UP Tuition Fee Increase

COMMENTS by Judy Taguiwalo Associate Professor UP CSWCD are in BOLD

THE OPEN LETTER to the UP Community on the Proposed Tuition Fee Increase from President Emerlinda R. Roman Tuesday, December 5, 2006
UP President Emerlinda R. Roman

When I assumed my post as UP president, I announced, as part of my ten-point plan, the review of our existing undergraduate tuition policy and structure. Even then, I acknowledged that it would be a “tough decision,” and determined that it would involve studying how financial responsibility could be shared among our different stakeholders. (University of the Philippines Plan, 2005-2011)Shortly after that, I created a committee for this purpose, headed by Dr. Emmanuel De Dios of the UP Diliman School of Economics. The committee has completed its work and submitted its report. Copies of the complete report have been distributed to all CUs. A primer, containing a simple summary of the report’s most important points, has also been widely distributed.

I also created another committee, headed by Professor Edgar Atanacio of the UP Diliman College of Engineering, to propose a restructuring of the Socialized Tuition and Financial Assistance Program (STFAP), based on the De Dios Report. This committee has also submitted its final report, and copies have been sent to the chancellors, the Faculty Regent, the Student Regent and the Alumni Regent.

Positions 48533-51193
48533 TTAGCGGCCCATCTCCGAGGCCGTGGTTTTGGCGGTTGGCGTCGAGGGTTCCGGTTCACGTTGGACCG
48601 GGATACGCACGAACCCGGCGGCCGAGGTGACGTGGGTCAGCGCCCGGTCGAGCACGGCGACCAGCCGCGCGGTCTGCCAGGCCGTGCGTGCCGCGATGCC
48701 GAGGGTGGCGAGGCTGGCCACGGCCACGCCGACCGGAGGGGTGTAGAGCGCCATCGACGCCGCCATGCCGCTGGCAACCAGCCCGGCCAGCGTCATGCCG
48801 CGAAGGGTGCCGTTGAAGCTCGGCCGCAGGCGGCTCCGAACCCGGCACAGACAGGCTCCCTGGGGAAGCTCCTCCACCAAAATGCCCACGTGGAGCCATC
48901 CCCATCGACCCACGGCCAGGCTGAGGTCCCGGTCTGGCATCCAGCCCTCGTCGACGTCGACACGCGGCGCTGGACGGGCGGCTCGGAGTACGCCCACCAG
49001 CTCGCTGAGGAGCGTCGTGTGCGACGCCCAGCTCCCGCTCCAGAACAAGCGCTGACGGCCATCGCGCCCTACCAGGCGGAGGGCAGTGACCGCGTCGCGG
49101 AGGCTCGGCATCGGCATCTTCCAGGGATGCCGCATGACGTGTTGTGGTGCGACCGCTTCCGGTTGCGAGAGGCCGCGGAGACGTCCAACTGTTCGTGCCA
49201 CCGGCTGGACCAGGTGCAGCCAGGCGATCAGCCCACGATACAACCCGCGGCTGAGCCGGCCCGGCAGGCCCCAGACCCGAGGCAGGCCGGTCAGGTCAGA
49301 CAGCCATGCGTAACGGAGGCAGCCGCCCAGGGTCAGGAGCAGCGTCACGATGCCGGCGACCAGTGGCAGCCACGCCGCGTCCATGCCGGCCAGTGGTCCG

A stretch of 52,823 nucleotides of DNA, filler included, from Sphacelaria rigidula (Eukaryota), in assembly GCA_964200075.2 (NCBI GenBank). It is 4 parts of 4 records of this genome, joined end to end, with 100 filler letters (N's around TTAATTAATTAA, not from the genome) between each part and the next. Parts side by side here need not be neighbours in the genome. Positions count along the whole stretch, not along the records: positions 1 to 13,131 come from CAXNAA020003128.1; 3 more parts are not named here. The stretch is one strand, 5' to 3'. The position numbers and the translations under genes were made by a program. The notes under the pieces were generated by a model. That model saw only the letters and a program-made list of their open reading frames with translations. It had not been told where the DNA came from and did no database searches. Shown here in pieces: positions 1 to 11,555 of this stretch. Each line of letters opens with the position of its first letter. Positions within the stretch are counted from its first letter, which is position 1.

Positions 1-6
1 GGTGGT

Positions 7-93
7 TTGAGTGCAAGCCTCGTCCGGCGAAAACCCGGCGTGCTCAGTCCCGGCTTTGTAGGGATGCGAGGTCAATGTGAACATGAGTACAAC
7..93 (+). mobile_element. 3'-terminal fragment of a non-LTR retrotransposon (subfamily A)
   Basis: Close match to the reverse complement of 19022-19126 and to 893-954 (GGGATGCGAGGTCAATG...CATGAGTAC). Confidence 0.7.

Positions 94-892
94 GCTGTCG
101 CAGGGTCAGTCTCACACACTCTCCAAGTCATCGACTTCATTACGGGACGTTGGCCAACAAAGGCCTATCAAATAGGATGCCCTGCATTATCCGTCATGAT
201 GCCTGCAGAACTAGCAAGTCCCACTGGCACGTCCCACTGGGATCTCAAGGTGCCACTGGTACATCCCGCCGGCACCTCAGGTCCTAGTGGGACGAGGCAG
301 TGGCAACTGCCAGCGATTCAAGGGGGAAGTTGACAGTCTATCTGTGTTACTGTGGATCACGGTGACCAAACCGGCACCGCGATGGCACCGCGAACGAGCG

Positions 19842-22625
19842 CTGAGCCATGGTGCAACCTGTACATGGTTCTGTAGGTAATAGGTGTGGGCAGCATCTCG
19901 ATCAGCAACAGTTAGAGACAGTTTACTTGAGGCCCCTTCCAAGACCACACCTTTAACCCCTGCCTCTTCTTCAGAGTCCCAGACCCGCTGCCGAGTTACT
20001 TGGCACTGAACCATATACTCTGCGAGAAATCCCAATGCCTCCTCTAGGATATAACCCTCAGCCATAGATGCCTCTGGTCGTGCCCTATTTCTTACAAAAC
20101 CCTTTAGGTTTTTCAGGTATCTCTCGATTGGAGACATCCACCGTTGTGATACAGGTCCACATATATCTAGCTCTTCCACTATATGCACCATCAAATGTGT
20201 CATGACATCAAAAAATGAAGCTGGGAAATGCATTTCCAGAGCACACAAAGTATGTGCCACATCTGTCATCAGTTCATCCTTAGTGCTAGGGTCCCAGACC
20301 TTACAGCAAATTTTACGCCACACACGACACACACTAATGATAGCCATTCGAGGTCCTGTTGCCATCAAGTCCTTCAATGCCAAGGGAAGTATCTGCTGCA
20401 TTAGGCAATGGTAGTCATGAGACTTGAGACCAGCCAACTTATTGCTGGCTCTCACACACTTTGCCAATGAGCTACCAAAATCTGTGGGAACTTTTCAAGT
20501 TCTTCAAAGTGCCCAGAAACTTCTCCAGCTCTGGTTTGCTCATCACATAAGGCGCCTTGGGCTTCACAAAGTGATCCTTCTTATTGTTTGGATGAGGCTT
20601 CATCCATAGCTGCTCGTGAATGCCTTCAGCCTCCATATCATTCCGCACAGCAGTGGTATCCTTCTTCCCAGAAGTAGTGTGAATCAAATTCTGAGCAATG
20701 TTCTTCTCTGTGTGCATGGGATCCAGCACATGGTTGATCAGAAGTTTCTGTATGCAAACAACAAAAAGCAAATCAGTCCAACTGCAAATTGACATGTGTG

As of December 6, 2006, majority of the members of the University Council of UP Diliman did not have access to the Atanacio report which was provided to the Student Regent and the Faculty Regent only on November 30 although Solita Monsod already referred to this report (calling it the Esguerra report) in her November 18 column in the Philippine Daily Inquirer. Up to today, the Atanacio report has not been posted in the UP website nor hardcopies circulated among the faculty of UP Diliman.

As expected, some students are opposed to the proposed tuition adjustments. Had there been no opposition at all, we would have been surprised, even perhaps disappointed. What would UP be like without debates? However, because public statements have been made which—deliberately or unconsciously— contain distortions of the facts, I wish to take this opportunity to clarify the issue.

IT IS NOT ONLY UP STUDENTS WHO ARE OPPOSING THE PROPOSED TUITION FEE INCREASE. UP FACULTY MEMBERS ARE AMONG THOSE WHO ARE OPPOSED TO THIS INCREASE

This proposed tuition adjustment is the first since 1989. Under the proposed adjustment, the cost per unit in UP Diliman, UP Manila and UP Los Baños will be P1,000. In UP Baguio, UP Visayas and UP Mindanao, it will be P600.

The reason for the proposed adjustment is inflation. The P300 per unit which UP students are paying today is worth only P98 today. If we were to take the actual rate of increase of prices for educational services in particular, it is worth even less—P42. As pointed out by Professor Solita Monsod, “this means that the UP student on the average is being subsidized for about 80% of the cost of instruction. (PDI, 18 November)